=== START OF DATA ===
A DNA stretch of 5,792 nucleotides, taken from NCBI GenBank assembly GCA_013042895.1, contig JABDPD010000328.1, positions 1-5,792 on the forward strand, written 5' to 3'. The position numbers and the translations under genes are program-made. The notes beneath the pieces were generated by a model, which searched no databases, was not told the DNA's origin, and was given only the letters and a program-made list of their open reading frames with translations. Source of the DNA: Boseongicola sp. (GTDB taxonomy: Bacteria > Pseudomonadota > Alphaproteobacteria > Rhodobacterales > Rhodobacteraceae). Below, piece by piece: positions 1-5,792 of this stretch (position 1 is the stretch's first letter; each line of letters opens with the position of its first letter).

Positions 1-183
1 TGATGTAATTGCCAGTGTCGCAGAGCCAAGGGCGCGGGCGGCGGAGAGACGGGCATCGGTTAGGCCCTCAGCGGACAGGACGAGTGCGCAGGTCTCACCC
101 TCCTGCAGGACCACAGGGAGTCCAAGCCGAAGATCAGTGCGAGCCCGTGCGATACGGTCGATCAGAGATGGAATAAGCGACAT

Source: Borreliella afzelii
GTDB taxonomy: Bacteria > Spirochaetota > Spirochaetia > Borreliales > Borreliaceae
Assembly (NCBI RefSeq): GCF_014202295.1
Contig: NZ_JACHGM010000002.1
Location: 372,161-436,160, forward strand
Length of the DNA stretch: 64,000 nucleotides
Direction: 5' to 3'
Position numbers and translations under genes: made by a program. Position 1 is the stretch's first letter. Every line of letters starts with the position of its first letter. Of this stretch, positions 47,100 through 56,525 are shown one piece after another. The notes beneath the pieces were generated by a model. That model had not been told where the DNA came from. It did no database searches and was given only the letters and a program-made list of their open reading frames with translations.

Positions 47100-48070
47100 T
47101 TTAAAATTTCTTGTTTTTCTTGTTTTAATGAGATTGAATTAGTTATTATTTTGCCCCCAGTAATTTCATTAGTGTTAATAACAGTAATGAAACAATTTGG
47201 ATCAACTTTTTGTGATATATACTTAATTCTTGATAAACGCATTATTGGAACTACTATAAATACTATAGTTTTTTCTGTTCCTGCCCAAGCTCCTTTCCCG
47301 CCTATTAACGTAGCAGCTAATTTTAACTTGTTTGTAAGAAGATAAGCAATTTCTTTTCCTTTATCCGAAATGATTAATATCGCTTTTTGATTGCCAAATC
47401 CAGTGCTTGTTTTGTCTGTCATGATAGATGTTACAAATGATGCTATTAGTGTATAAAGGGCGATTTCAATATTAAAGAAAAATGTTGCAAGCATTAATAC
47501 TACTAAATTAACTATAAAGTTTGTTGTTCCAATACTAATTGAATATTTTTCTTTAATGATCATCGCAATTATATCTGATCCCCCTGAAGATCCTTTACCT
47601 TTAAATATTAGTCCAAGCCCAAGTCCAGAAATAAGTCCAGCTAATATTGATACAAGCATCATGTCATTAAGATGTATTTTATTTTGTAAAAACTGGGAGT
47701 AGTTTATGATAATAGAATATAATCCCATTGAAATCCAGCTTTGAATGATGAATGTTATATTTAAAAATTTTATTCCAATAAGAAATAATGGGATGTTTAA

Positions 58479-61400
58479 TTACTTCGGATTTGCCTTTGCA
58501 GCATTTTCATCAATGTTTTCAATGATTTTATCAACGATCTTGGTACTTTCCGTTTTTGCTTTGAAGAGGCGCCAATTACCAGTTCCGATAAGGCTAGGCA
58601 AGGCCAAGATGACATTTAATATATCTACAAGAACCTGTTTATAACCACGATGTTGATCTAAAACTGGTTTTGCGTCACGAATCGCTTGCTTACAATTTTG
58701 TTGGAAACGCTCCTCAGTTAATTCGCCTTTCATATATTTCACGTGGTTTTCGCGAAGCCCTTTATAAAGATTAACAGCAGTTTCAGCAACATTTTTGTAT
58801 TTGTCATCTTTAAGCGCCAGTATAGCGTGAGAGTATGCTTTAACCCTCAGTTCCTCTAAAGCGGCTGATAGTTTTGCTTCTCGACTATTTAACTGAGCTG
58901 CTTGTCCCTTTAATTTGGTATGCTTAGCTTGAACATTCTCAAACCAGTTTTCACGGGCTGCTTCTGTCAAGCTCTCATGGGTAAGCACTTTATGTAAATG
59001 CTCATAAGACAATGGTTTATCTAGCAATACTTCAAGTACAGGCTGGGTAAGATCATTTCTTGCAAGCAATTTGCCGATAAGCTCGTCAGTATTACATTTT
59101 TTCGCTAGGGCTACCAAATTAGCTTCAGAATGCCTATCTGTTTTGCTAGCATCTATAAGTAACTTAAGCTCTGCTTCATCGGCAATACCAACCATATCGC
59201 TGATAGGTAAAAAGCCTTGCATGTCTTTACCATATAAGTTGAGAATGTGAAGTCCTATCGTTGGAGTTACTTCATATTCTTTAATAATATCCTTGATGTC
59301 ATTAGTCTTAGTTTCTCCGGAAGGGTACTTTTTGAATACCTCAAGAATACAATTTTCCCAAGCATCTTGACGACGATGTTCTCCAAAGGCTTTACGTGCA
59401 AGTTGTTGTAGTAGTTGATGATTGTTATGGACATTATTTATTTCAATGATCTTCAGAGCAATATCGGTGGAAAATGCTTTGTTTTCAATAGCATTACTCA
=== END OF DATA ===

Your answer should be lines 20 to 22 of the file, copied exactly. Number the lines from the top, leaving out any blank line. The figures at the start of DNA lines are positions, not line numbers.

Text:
47601 TTAAATATTAGTCCAAGCCCAAGTCCAGAAATAAGTCCAGCTAATATTGATACAAGCATCATGTCATTAAGATGTATTTTATTTTGTAAAAACTGGGAGT
47701 AGTTTATGATAATAGAATATAATCCCATTGAAATCCAGCTTTGAATGATGAATGTTATATTTAAAAATTTTATTCCAATAAGAAATAATGGGATGTTTAA

Positions 58479-61400